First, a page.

Tied for my favourite is Hugo, the English teacher dad. Not only did I laugh at the literary jokes peppered through his dialogue, but I loved how much more there was to him than met the eye. Like Damien, he has an image of being an intellectual to keep up and he’s keenly aware of it. His son, Ernest (specifically Ernest Hemingway Vega), is rebellious and despises his father for being so “uptight”. Hugo even confides in the dadsona that Ernest prefers his other dad because he’s laid back and doesn’t care if his homework is done or not. Hugo is caught between trying to be responsible and trying to win his son’s love: a difficult dilemma for any parent. The player also finds out that he’s not only passionate about literature, but he’s also a big fan of wrestling and even has an entire room of his house dedicated to his memorabilia. He’s embarrassed to admit this, but later takes pride in the hobby and even earns a reputation of being a cool teacher among his students when he’s seen by some students with the dadsona at a wrestling match. Much like Damien, he struggles with being insecure of how people will view him if he lets his true colours show: something I think anyone can personally relate to. Being an English major and quite passionate about my own interests as well, I love Hugo and his personality. Oh, did I mention Hugo loves wine and cheese? Just thought I’d throw that in if you weren’t already convinced that Hugo is an awesome, under-appreciated dad. (He’s, sadly, probably one of the least favourite for most people.)
Robert, first met in a bar drinking whiskey, is the definition of a badass. On his dates, he and the dadsona cause some local mayhem, go wood carving in the woods, attempt to hunt cryptids, and crash a ghost tour. Robert is rather quirky, often telling morbid stories (that sound suspiciously real) as his jokes and expresses distaste for people who talk aimlessly. He is shown to not respond to his Dadbook (a social network for dads to talk to other dads) messages for hours on end for seemingly no reason before making good on it by night. He prefers to keep the player at a distance by providing limited and confusing information that, combined with his stories, can sometimes make it difficult to know whether he’s being serious or not. Simply put, Robert is probably the most mysterious of the dads and one of the hardest to get to know. This, however, has hardly stopped him from becoming a fan favourite. He eventually confides in the player that he has regrets about how strained his relationship is with his daughter. Robert also reveals that he struggles with depression. Playing through his route, it was interesting to see a character that is managing a mental illness and the personal journey he undergoes through the dates to begin to forgive and improve himself; it’s quite relatable. On another interesting note, the dadsona has a chance to have a one night stand with Robert after meeting him at the bar, yet they won’t be able to date him if they choose this option. In today’s world, it’s refreshing to see an instance where casual sex actually leads to hurt feelings between the dadsona and Robert rather than both parties walking away without any affections.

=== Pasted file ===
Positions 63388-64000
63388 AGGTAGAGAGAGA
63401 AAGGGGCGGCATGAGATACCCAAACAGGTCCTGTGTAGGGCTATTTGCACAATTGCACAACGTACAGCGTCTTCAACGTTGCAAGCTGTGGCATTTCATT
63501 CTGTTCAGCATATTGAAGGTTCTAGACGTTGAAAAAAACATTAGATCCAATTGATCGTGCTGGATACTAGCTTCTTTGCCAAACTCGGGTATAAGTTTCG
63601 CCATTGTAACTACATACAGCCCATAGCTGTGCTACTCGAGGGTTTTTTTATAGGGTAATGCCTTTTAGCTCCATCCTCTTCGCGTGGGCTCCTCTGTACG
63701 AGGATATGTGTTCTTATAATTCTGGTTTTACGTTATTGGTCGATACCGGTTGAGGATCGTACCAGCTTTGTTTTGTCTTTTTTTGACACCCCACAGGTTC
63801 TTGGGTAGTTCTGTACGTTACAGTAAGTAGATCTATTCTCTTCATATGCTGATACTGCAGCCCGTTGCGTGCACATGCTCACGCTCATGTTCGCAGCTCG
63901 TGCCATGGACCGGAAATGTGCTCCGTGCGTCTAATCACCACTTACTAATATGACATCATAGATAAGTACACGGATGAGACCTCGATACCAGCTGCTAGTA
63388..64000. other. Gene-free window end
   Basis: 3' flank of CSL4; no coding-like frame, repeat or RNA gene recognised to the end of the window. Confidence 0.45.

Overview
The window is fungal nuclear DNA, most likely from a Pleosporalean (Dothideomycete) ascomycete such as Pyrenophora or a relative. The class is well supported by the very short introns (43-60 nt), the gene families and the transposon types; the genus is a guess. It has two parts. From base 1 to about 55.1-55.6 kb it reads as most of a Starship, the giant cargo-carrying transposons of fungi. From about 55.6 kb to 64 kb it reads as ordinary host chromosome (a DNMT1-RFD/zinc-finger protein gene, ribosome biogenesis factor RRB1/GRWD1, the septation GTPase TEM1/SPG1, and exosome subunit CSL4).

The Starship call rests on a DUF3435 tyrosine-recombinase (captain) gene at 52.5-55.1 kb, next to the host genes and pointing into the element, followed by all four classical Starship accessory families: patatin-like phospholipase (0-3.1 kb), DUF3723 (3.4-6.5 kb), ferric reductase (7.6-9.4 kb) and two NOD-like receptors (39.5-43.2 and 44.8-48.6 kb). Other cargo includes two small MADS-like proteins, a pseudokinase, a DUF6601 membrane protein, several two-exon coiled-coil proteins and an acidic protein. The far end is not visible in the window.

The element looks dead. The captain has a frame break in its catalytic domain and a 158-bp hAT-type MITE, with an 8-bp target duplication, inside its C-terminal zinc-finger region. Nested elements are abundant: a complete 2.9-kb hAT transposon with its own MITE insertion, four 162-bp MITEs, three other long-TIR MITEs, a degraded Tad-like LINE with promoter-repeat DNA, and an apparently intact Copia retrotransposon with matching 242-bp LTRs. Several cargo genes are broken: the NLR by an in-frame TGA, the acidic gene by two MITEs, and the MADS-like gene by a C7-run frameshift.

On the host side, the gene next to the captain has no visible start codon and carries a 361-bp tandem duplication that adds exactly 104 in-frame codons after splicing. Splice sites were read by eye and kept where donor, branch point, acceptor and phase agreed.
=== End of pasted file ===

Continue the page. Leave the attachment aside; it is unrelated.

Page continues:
Mat Sella embodies the hipster aesthetic, running a laid-back coffee house and making music references that many people won’t get. Every item on the menu includes a music pun, too. He also has an interest in art, showing himself to be rather cultured. He’s one of the few dads that can successfully carry on an intellectual discussion with Hugo (and actually know what he’s talking about). Aside from his love of music and trying to perfect his banana bread recipe, Mat shows an interesting self-awareness for his role as a father. Despite embracing the hipster scene, often hanging out with young people at indie concerts, he makes a remark about how he knows he won’t be seen as cool forever. Overall, a casual artsy guy is probably the next dad I’ll date; he’s just my cup of tea (get it? Because he runs a coffee house? Okay, I think I’m taking this dad joke thing too far.)
Craig is a college friend of the dadsona who has settled into the role of a father of three and coaching his daughter’s baseball team. He’s first seen by the dadsona and Amanda while taking a jog with his daughter, River, harnessed to his chest “for the resistance training.” The dadsona is impressed to see how he’s changed from that friend who did keg stands (and allegedly drank a jar of marinara sauce for dinner one time) to a fit and responsible father. While I haven’t done his date route yet, it’s easy to see why Craig is another fan favourite. Being a classic bro (who frequently says “dude”) who easily picks up where he left off with the player during their college years, it’s hard to not like Craig’s warm personality and how he encourages the dadsona to improve himself.